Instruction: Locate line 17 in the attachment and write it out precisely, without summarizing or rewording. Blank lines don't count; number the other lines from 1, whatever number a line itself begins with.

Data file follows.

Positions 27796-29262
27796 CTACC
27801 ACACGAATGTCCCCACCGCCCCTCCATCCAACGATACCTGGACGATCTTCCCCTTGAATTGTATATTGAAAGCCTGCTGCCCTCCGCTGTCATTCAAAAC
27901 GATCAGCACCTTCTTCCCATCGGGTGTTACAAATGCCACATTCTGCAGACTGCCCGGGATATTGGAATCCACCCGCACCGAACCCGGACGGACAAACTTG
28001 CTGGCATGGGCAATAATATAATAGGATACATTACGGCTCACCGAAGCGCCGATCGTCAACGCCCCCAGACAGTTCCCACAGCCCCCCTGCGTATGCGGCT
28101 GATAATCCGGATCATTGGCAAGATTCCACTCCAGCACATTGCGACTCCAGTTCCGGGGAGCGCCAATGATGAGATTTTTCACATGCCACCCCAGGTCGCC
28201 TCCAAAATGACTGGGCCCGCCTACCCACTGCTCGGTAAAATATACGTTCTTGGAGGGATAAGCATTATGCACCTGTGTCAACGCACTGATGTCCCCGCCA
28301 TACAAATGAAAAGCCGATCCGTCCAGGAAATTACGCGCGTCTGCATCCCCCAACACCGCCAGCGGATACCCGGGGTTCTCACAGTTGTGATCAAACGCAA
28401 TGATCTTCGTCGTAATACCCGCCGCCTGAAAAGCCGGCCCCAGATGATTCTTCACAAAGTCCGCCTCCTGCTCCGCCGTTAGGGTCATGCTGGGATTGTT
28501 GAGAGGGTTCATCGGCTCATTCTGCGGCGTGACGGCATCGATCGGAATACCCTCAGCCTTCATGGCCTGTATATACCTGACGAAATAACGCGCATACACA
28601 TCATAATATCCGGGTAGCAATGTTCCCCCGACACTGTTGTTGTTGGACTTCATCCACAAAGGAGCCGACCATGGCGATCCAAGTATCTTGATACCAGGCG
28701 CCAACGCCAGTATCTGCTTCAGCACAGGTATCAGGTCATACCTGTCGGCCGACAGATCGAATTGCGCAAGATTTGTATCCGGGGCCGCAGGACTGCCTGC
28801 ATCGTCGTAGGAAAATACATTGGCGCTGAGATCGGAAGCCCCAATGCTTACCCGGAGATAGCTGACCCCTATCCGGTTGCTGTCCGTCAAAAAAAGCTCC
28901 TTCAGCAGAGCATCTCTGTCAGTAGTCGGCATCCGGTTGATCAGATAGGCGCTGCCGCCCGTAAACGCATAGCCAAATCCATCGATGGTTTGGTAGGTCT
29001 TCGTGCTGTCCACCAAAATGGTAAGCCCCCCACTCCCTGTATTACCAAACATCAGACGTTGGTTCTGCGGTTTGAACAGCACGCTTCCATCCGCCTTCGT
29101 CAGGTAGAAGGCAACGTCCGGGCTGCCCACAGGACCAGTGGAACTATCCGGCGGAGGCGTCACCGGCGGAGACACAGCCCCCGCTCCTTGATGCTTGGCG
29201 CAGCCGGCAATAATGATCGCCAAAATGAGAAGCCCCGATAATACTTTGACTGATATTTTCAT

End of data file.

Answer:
29201 CAGCCGGCAATAATGATCGCCAAAATGAGAAGCCCCGATAATACTTTGACTGATATTTTCAT